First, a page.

Letter to Romenesko
From JAMES MALEWITZ: Amid my giddiness over seeing my tiny alma mater’s basketball team garner national headlines last night for the astounding 138-point performance of one of its players [Jack Taylor at the left], this gave me a chuckle: The opposing school’s SID [sports information director] buried the lede in the game recap.
I suppose that’s his or her job – and it’s only fair to give some attention to a kid who scored 70 points.
Meanwhile, here’s how the Grinnell athletics department is showcasing Taylor’s 138 points. He told Grinnell’s student newspaper last week that “we have high expectations going into the year.”
* Deadspin: Jack Taylor set a record, but it’s an empty one
Fed-up news anchors in Bangor, Maine, shocked viewers and colleagues by quitting at the end of their 6 p.m. newscast Tuesday.
Palin and Michaels.
Cindy Michaels, one of the two anchors who resigned, says “there was a constant disrespecting and belittling of staff and we both felt there was a lack of knowledge from ownership and upper management in running a newsroom to the extent that I was not allowed to structure and direct them professionally.” (She also served as news director.) Michaels added that “we were expected to do somewhat unbalanced news, politically, in general.” (She declined to elaborate.)
Why the dramatic departure?
“We figured if we had tendered our resignations off the air, we would not have been allowed to say goodbye to the community on the air and that was really important for us to do that.”
Michaels made national news in 2008 when she started getting “hate mail and nasty phone calls” from viewers who thought she looked like Sarah Palin and accused her of copying the politician’s style.
* Anchors away! Cindy Michaels and Tony Consiglio quit on air. (bangordailynews.com)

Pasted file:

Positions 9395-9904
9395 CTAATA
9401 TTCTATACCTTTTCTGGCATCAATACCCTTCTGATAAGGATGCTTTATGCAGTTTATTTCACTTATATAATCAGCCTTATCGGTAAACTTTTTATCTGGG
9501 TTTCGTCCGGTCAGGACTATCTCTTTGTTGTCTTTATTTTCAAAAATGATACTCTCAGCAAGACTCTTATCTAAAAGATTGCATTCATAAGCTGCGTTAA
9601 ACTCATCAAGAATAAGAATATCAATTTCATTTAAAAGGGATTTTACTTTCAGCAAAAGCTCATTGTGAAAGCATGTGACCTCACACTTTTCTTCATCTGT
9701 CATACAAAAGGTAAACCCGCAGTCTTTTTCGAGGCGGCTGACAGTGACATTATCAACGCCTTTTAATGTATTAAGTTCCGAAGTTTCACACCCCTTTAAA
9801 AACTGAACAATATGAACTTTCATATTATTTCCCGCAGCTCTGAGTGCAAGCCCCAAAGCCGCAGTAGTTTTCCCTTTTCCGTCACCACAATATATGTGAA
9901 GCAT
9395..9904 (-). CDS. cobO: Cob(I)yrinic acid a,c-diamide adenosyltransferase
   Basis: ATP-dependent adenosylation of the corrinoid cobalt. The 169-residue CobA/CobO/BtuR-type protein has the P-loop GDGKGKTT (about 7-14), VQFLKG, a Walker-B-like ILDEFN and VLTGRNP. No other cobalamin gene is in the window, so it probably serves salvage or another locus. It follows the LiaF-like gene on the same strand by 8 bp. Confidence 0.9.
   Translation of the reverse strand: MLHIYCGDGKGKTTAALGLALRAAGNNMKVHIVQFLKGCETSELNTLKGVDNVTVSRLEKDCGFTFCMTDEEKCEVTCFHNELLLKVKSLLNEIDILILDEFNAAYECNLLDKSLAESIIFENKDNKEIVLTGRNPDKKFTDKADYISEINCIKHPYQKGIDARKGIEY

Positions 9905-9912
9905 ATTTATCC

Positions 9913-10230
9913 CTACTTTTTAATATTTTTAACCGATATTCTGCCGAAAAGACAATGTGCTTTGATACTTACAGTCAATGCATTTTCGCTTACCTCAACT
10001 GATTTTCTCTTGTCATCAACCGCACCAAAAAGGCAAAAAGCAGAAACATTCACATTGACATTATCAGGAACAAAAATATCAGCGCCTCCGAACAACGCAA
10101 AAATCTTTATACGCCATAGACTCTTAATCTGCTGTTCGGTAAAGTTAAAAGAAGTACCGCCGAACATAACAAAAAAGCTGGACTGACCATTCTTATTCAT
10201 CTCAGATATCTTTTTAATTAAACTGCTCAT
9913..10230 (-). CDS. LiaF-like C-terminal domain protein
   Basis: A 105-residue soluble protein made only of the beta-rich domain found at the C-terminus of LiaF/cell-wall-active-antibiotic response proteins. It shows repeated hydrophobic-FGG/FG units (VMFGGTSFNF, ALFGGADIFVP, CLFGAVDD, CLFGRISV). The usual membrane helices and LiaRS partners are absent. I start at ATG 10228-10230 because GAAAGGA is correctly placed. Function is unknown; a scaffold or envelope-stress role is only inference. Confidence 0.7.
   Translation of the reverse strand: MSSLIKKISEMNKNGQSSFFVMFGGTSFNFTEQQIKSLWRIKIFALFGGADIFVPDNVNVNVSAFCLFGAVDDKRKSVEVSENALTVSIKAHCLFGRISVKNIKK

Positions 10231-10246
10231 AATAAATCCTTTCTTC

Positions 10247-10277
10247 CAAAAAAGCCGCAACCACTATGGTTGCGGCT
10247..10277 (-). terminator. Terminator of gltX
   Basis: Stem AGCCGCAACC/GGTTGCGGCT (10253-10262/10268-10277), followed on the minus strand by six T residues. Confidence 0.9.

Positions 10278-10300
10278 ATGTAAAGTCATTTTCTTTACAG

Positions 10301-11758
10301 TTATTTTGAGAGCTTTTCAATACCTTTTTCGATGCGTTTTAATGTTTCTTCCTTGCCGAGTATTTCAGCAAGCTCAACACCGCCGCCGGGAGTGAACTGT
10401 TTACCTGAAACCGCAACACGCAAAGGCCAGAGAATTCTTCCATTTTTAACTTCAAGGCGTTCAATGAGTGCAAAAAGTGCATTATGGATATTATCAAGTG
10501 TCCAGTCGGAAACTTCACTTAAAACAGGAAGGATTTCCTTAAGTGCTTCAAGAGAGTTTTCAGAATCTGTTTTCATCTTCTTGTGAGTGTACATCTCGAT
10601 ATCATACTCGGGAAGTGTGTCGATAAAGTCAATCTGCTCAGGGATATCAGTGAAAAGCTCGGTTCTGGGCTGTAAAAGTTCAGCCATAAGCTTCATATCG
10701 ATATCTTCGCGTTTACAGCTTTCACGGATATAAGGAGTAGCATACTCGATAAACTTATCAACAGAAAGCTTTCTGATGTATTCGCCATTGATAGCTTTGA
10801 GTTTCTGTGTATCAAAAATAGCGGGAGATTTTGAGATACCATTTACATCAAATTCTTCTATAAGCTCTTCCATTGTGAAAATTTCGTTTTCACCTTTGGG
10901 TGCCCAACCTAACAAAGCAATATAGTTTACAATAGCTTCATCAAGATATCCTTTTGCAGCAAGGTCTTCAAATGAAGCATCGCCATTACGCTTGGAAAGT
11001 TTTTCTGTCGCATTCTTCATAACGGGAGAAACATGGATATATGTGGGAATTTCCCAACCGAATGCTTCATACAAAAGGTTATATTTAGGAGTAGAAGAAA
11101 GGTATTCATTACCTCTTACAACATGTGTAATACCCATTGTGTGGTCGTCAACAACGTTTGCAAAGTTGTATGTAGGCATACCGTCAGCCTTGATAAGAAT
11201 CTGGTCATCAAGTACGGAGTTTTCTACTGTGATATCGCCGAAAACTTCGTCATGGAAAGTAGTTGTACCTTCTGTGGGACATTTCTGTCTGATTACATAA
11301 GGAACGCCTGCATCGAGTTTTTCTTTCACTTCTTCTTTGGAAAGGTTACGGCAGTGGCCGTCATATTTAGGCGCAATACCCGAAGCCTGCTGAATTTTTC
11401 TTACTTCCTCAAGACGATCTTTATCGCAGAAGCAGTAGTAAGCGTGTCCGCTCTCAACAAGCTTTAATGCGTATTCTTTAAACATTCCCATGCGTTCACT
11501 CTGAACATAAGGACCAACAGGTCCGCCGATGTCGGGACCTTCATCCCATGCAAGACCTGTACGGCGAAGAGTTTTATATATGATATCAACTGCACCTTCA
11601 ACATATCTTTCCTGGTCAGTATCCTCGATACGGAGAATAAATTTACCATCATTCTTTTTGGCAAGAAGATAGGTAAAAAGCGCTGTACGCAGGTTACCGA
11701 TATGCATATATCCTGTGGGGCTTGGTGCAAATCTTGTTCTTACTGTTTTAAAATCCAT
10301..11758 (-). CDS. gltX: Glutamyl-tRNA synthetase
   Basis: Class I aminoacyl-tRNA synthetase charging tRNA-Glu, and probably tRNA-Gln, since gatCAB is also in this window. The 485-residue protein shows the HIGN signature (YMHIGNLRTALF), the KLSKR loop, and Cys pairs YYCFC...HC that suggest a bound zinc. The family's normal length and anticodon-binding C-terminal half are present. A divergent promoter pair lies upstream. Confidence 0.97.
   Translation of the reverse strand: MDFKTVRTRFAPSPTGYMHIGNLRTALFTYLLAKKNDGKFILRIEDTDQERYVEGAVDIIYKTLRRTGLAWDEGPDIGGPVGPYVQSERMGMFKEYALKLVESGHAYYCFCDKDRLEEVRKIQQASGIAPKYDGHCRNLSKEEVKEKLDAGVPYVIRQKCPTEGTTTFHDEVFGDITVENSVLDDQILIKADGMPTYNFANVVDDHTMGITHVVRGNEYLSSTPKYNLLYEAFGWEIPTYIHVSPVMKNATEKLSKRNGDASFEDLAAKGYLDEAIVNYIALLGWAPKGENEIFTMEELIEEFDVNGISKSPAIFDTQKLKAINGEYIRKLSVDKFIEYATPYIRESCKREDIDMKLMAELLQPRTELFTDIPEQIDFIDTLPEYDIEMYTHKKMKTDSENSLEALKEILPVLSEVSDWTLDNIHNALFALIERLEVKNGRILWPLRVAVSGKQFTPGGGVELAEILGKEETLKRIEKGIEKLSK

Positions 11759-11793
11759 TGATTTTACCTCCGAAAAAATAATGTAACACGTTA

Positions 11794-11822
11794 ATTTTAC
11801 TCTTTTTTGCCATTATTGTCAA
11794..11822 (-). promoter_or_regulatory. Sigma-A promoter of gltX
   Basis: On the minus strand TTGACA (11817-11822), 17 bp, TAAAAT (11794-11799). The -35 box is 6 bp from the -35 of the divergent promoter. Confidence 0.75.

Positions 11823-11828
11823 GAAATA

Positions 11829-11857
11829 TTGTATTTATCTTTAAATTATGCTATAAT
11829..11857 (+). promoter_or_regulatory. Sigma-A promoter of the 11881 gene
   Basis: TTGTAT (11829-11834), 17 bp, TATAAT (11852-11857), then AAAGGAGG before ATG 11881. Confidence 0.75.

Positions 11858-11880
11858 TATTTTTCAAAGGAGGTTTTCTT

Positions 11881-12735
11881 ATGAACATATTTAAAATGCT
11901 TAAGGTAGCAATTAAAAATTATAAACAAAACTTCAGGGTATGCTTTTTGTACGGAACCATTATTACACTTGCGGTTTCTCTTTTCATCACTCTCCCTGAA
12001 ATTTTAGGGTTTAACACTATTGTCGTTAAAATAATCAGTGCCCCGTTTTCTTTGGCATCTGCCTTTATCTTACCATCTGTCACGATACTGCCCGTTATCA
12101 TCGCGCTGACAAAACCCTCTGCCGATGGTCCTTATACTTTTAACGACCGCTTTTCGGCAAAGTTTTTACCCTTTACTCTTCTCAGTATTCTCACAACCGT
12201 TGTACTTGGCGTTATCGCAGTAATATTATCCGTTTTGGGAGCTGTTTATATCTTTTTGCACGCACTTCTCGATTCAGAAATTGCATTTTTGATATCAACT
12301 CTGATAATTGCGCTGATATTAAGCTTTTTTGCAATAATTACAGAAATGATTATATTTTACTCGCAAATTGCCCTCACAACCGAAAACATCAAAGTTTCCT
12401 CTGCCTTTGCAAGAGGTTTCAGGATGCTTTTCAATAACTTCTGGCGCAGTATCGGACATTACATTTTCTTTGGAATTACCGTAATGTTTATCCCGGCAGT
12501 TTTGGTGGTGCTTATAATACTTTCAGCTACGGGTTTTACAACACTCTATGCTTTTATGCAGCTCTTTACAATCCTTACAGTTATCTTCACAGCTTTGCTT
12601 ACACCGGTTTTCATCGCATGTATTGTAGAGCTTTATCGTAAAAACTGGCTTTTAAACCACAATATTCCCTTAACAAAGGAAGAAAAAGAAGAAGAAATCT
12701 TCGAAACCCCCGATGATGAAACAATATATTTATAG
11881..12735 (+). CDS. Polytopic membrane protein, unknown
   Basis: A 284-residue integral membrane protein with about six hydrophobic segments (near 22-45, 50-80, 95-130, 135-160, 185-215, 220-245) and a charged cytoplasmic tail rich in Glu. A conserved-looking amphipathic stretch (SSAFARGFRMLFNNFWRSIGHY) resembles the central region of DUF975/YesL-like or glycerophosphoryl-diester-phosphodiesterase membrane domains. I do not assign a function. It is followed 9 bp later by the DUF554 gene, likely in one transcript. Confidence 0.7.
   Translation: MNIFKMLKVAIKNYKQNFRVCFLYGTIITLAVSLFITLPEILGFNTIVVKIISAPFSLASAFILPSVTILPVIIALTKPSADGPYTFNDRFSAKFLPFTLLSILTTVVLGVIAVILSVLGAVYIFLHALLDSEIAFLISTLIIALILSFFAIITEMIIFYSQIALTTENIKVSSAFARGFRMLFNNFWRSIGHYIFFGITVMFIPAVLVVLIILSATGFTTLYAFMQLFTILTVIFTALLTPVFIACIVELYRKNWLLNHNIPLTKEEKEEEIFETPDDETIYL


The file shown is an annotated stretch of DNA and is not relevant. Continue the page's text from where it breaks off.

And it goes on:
* Former San Diego Union-Tribune owner David Copley dies in a car crash. He was 60. (nbcsandiego.com) | (UTSanDiego.com)
* Marcus Brauchli didn’t just bristle at Washington Post newsroom budget cuts, reports Erik Wemple. The executive editor also “was bristling at what he clearly regarded as the limp efforts to monetize the product his people were creating.” (washingtonpost.com)
* Claim: Two Milwaukee radio stations gave $1 million in free airtime to backers of Gov. Scott Walker. (wispolitics.com)
* Chicago Tribune and Chicago Reader have different takes on Mayor Rahm’s “millionaire club.” (chicagoreader.com)
* New York Times public editor Margaret Sullivan posts highlights of her Twitter office hours. (nytimes.com)
* Joe Scarborough sort of apologizes to Nate Silver. (salon.com) | (politico.com)
* What do you think of this very graphic New York Post cover? asks the Newseum. (@newseum)
* Contract talks between the Chicago Sun-Times and Newspaper Guild enter a crucial stage. (chicagobusiness.com)
* Anderson Cooper uses Twitter to respond to critics — often in a blunt way. (Example: “Do you actually think before you tweet?”). (lostremote.com)
* Minneapolis police to reporters: Stop calling us! (minnesota.publicradio.org)
* Journal Communications publishing revenue went from $328 million in 2006 to $171 million in 2011. (urbanmilwaukee.com)
* More reporters than travelers at O’Hare this morning. (@donofrioABC7)
* Wanda Lloyd to retire as executive editor of Gannett’s Montgomery Advertiser. (montgomeryadvertiser.com)
* What really happened to the American Press Institute? (ajr.org)